Another pattern needing a high number of SQL objects is a multi-tenant service. In this pattern, the customer offers a service (often to an enterprise) where the data from each of its customers needs to be kept separate, both for security and for namespace reasons. Using namespace boundaries allows the system to enforce security effectively and keeps users of one company from seeing another’s data.
Having this separation encoded into the system makes it easier on the application programmer. The namespace boundary allows the tables in each customer group to have the same names, making it easier to write, debug, and maintain the application code that accesses the tables. The result is that you get a set of tables per customer. So if there are a standard set of 30 tables for a customer and 1000 customers, you have 30,000 tables.
One of the most common problems in this model is that the size of customers follows a long tail distribution, where there are a few customers who each have a large amount of data, plus many small customers who each have a small amount of data. So you need a database system that can scale a single database for the large customers and also efficiently support many small databases for the other customers. Most of the PaaS database services in the market do not handle this case very well.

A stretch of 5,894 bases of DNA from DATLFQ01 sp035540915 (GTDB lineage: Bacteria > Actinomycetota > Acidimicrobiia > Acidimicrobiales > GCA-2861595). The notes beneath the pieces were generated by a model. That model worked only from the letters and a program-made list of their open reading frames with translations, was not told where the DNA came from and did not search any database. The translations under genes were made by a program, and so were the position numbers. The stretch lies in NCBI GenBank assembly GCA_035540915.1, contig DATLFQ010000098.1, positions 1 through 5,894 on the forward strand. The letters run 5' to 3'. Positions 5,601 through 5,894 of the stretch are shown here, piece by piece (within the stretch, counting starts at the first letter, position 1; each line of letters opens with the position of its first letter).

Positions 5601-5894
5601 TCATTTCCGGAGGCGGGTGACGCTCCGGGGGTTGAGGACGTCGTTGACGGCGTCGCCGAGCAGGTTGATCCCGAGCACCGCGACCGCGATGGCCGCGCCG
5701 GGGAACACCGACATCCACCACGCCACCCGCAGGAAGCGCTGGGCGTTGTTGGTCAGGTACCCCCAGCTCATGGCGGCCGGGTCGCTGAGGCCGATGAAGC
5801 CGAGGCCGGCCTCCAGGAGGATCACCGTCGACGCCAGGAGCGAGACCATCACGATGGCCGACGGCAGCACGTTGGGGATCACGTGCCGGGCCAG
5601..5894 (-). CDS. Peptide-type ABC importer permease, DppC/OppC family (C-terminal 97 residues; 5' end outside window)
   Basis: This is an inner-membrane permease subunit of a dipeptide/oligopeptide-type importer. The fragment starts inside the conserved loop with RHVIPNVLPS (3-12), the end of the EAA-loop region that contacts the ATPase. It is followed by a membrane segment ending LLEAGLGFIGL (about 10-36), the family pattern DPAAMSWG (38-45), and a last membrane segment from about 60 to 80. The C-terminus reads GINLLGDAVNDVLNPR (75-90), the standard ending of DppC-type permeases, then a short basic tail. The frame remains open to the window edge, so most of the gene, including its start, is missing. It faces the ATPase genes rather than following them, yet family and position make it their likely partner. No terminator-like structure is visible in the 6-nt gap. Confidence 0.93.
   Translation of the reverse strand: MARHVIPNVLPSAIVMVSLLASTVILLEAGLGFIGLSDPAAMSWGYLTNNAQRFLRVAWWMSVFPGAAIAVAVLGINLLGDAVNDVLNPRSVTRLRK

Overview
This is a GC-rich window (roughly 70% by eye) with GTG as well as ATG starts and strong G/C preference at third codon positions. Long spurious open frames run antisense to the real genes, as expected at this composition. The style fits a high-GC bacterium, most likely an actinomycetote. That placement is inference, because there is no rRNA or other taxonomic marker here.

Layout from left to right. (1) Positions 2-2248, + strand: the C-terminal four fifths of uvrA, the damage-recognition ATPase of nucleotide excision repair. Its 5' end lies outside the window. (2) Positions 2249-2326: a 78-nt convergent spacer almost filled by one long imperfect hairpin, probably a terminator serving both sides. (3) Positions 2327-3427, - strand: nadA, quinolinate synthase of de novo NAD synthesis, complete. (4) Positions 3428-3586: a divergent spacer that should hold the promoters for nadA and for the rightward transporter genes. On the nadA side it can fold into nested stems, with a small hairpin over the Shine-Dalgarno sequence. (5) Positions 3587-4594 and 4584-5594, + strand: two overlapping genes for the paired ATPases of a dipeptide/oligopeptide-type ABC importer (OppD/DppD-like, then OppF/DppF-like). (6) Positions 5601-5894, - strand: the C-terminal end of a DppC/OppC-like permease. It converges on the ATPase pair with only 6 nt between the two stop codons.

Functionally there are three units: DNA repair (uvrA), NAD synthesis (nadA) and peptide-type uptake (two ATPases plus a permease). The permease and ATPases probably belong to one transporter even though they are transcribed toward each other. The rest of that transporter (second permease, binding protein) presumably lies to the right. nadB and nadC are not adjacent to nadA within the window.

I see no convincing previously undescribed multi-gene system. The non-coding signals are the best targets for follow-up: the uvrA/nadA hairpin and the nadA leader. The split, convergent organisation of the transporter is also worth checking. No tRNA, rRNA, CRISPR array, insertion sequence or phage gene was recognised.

Growth in SQL objects that represent customers requires more storage, more CPU, and more memory to handle the increase in ingest and query from the additional customers. Growth in SQL objects for other reasons requires more storage, CPU, and memory to handle additional ingest for the additional objects and additional queries against them.
Growth in Data Storage